Nims & Incident Management System

In: Other Topics

Submitted By bizfoshiz0930
Words 1652
Pages 7
Nathan Bizzle
HLS 420-Preparedness, Prevention And Deterrence
MAR-MAY 2014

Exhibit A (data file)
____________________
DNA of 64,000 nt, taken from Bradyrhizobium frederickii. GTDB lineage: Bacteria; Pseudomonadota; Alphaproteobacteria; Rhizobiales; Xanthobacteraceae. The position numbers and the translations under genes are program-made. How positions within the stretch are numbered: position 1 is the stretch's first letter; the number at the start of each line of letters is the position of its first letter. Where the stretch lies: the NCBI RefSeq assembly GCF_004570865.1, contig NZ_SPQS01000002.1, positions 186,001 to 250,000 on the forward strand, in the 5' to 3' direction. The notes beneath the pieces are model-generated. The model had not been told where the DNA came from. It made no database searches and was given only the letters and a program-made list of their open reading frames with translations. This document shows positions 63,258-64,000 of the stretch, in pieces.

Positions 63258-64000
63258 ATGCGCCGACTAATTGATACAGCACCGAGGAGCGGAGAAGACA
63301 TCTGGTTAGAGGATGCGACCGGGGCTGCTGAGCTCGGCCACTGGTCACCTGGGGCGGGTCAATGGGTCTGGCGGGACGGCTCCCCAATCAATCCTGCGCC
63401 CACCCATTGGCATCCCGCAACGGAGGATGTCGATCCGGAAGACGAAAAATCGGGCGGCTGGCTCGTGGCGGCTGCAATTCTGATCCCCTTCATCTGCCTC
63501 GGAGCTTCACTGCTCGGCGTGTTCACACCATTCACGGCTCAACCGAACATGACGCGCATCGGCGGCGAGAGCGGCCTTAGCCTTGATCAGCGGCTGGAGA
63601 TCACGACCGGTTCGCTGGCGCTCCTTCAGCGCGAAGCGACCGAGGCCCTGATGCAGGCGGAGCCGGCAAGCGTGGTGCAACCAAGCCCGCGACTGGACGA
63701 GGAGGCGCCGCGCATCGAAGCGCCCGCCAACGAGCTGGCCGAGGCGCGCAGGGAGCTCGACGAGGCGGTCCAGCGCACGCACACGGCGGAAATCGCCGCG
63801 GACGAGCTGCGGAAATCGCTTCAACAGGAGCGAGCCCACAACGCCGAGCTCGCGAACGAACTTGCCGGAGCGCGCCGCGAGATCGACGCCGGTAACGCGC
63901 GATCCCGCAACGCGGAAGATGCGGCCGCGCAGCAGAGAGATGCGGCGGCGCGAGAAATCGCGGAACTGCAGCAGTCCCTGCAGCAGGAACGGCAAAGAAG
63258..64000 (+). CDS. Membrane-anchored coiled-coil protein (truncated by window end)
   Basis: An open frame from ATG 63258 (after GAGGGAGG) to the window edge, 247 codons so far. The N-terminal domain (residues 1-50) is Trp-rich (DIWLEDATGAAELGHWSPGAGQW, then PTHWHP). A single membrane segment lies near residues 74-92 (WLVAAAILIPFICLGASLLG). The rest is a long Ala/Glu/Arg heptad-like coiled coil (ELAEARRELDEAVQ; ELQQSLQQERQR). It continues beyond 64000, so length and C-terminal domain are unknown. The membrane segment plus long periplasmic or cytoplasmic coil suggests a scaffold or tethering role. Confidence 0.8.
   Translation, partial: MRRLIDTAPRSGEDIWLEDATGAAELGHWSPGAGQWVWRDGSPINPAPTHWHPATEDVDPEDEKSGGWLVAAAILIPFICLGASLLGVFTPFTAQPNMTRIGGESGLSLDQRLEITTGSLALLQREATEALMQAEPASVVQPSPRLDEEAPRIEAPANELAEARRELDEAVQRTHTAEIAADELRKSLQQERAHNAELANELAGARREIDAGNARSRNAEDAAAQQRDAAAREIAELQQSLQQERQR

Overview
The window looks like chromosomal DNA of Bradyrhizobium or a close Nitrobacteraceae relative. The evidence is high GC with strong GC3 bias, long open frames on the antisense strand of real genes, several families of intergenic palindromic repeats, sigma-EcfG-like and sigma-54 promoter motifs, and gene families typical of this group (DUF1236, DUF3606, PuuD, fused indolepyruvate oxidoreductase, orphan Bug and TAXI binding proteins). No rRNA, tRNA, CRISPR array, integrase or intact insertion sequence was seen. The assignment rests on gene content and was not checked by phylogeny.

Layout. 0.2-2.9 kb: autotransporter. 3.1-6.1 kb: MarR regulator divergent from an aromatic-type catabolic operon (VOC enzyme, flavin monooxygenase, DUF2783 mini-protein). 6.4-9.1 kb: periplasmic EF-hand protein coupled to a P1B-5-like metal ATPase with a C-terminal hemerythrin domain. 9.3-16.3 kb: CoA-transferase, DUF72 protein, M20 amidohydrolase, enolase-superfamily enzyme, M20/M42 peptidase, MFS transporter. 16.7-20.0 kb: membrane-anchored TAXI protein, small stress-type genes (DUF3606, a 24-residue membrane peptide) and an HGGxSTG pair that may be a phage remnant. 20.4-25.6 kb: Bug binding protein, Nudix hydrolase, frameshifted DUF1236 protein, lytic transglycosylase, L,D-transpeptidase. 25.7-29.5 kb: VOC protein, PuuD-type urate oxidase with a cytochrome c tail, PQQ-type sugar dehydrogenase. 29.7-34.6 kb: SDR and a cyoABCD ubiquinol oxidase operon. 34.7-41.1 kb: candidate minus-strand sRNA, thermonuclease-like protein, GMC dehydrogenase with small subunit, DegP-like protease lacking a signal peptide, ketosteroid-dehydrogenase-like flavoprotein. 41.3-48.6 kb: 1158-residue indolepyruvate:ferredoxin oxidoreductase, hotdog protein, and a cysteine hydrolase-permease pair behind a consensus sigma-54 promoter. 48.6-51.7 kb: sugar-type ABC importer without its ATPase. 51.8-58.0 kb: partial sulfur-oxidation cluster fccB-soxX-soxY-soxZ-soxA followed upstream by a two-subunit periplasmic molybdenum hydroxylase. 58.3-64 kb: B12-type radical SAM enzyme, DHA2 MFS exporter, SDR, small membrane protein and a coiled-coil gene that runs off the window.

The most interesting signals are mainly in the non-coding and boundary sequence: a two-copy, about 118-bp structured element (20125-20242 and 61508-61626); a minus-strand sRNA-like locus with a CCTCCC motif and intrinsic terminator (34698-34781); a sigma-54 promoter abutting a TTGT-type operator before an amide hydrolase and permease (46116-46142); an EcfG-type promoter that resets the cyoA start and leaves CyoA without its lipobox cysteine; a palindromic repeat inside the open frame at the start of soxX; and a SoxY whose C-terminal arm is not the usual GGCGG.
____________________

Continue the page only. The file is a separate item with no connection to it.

Picture yourself as an FBI agent in the Afred P. Murrah Federal Building in the city of Oklahoma on April 19, 1995. At 9:02 a.m. a bomb is detonated on the North side of the building reducing a third of the building to rubble incinerating dozens of nearby cars and damaging or destroying some 300 nearby buildings. (Terror Hits Home, 2014) As a first responder, it is imperative that you are able to communicate with local law enforcement, medical agencies and government intelligence agencies as quick as possible in order to ensure that medical care is rendered, innocents are rescued, infrastructure is saved and the source of the destruction is apprehended. The only problem is that you have no expertise in the field of emergency management. You are unaware of neither local nor federal operating procedures in response to such a devastating attack. If only there were a uniform set of processes and procedures that enabled all emergency responders at all levels to work together effectively and efficiently in the management of domestic incidents regardless of their size and complexity. Unfortunately for first responders, emergency management personnel and 168 unfortunate souls in Oklahoma City on that fateful day, there wasn’t. Derived from the Homeland Security Presidential Directive-5, the National Incident Management System (NIMS) was developed by the Secretary of Homeland Security Tom Ridge, to develop a consistent nationwide approach for federal, state, tribal and local governments to prepare for and respond to disaster. (NIMS and the Incident Command System, 2004) This systematic approach to incident management was set up with focus on five key areas to practice in the emergency management and incident response. These five focus points used in conjunction with the Incident…...

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